This video may take a few moments to load.
Low or no data? Visit zero.govt.nz, scroll down the page then click on our logo to return to our site and browse for free.
Also known as Cushing syndrome
Key points about Cushing's syndrome
- Cushing’s syndrome is a group of symptoms caused by too much cortisol in your body.
- It can be caused by long-term use of corticosteroid medications or your adrenal glands producing too much cortisol.
- Cushing’s syndrome may also be caused by pituitary and adrenal gland tumours. This can be hard to diagnose.
- Common symptoms are weight gain, increased blood pressure and changes in mood.
- Cushing’s syndrome is treatable.
Cushing’s syndrome is caused by too much cortisol in your body. Your body can build up too much cortisol in two ways:
- long-term use of corticosteroid medications
- adrenal glands producing too much cortisol.
Long-term use of corticosteroid medications
Corticosteroid medications (e.g. prednisone, hydrocortisone) contain a man-made version of cortisol and are used to treat many conditions associated with inflammation, such as rheumatoid arthritis, lupus or asthma, or they can be used to prevent your body from rejecting a transplanted organ.
Corticosteroids can be taken orally, inhaled (e.g. for asthma) or topically (put on your skin). Short-term use of oral corticosteroids and the use of inhaled and topical corticosteroids carry a very low risk of developing Cushing’s syndrome. Long-term use of oral corticosteroids carry a higher risk.
Adrenal glands producing too much cortisol
Cortisol is a hormone, which means it is made in one part of your body but causes an effect in another part. Cortisol is made by your adrenal glands, which sit on top of your kidneys.
Too much cortisol is produced if you have a tumour in your adrenal glands, pituitary gland or, occasionally, elsewhere in your body, e.g. your lungs.
Adrenal gland tumour
A tumour in your adrenal glands can cause too many adrenal cells to produce cortisol. This causes high levels of cortisol in your blood.
Pituitary gland tumour
Your adrenal glands need to be told how much cortisol to make. Your pituitary gland, which is found just below your brain, has the job of telling your adrenal glands how much cortisol your body needs. This is a four-step process:
- Your pituitary gland makes a hormone called adrenocorticotropic hormone (ACTH). The hypothalamus (a small section of your brain) tells the pituitary gland how much ACTH to make.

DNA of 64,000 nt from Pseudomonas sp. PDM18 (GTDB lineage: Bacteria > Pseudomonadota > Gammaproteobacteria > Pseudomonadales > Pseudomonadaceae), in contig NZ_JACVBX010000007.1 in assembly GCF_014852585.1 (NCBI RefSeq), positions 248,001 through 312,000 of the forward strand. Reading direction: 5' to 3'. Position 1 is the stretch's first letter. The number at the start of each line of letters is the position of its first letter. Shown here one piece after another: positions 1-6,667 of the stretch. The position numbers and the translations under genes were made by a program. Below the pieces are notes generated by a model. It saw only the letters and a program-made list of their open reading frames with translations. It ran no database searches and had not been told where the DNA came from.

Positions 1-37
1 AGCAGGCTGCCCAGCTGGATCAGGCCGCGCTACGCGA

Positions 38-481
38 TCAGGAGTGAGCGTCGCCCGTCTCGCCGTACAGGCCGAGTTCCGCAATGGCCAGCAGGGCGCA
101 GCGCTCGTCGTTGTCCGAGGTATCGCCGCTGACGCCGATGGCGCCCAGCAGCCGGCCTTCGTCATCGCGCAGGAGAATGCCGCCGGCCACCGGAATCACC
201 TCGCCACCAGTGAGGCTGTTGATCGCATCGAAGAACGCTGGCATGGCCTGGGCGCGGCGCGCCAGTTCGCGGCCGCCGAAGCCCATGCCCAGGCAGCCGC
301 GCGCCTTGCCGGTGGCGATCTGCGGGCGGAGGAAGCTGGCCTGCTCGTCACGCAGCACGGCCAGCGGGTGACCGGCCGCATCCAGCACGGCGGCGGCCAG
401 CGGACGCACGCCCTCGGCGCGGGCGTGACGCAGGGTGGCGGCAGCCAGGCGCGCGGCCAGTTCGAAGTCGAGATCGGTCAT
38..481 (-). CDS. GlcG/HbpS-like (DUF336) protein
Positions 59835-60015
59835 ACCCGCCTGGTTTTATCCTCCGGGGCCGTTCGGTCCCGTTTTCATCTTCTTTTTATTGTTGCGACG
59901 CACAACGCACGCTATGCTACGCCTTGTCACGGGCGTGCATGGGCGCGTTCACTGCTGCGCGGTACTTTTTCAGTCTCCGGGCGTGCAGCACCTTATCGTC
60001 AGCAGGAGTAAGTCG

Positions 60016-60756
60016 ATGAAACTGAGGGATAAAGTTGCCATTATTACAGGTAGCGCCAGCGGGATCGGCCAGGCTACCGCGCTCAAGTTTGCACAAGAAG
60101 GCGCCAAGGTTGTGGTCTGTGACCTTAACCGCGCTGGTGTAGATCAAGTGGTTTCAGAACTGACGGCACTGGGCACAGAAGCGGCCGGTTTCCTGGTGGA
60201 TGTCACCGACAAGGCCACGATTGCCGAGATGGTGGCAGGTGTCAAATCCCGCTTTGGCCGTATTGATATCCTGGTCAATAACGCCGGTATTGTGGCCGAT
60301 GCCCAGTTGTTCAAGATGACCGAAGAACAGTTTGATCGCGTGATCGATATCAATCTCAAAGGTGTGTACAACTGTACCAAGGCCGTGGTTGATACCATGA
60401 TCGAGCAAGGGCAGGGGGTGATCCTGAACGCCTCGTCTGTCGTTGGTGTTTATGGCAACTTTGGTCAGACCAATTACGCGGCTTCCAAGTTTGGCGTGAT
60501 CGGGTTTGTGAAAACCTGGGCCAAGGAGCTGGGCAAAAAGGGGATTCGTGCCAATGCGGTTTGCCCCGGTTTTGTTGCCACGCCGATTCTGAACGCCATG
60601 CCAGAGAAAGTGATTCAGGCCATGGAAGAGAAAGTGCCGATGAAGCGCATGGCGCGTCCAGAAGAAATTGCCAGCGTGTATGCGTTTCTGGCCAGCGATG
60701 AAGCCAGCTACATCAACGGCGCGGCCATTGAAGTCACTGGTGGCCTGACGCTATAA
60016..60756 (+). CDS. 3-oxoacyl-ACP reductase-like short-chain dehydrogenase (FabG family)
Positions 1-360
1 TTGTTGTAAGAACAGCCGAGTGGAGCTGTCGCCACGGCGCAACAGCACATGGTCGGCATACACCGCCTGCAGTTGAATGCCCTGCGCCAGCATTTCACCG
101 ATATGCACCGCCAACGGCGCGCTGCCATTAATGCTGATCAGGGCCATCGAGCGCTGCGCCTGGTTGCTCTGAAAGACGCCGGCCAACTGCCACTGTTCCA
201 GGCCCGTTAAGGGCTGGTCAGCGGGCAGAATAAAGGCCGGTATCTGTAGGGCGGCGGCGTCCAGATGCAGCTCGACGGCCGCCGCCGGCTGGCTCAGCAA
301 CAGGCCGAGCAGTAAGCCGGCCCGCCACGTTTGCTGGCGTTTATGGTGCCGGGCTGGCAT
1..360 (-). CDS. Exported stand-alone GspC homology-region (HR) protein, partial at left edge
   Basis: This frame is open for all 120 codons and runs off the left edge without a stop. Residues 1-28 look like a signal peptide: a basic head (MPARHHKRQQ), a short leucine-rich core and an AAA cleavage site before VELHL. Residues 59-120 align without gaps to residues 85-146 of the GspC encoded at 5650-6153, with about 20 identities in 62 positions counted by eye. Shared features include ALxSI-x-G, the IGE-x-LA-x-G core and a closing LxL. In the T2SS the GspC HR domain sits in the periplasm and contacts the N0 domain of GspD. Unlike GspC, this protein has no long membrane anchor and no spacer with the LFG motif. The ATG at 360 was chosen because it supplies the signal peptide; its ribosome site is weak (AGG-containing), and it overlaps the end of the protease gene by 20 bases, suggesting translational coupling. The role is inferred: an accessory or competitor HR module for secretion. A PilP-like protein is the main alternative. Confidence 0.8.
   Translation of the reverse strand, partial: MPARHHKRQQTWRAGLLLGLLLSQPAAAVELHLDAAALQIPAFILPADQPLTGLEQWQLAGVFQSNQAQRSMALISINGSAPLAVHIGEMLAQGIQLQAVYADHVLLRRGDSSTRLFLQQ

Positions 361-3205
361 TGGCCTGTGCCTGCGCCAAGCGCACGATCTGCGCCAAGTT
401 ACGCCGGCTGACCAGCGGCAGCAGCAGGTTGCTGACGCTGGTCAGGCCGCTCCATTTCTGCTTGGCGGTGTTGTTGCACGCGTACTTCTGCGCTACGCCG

- ACTH travels in your blood from your pituitary gland to your adrenal glands.
- Your adrenal glands make cortisol.
- Once enough cortisol is made, your pituitary gland stops making ACTH.
A tumour in your pituitary gland is called Cushing’s disease.
A tumour elsewhere in your body
In very rare cases, a tumour in another part of your body, often the lungs, starts producing ACTH, causing your adrenal glands to produce more cortisol than is needed. Cushing’s syndrome caused by a tumour is five times more common in women than men and it usually occurs between the ages of 25–40.
There are many symptoms of Cushing’s syndrome and you may only have a few. Symptoms vary from person to person and can range from mild to severe.
The most common symptoms are:
- weight gain, especially around your stomach, between your shoulders and upper back
- a red, round, moon-shaped face
- purple stretch marks around your arms, stomach and thighs
- increased blood pressure.
Cushing’s syndrome can also cause changes to your skin, bones, muscles and mood.
- Skin changes: thin skin that bruises easily, slow-healing cuts or an increase in face and body hair in women.
- Bone and muscle changes: osteoporosis (thin and weak bones) and muscle weakness, especially in your upper legs and arms.
- Mood changes: problems with memory and concentration and feeling tired all the time.
Other symptoms include diabetes, irregular periods in women and an increase in infections.
Often the diagnosis of Cushing’s syndrome can take some time, as many of the symptoms can be caused by other disorders. If your doctor suspects Cushing’s syndrome, you may need to have a blood test, a urine test and a saliva test.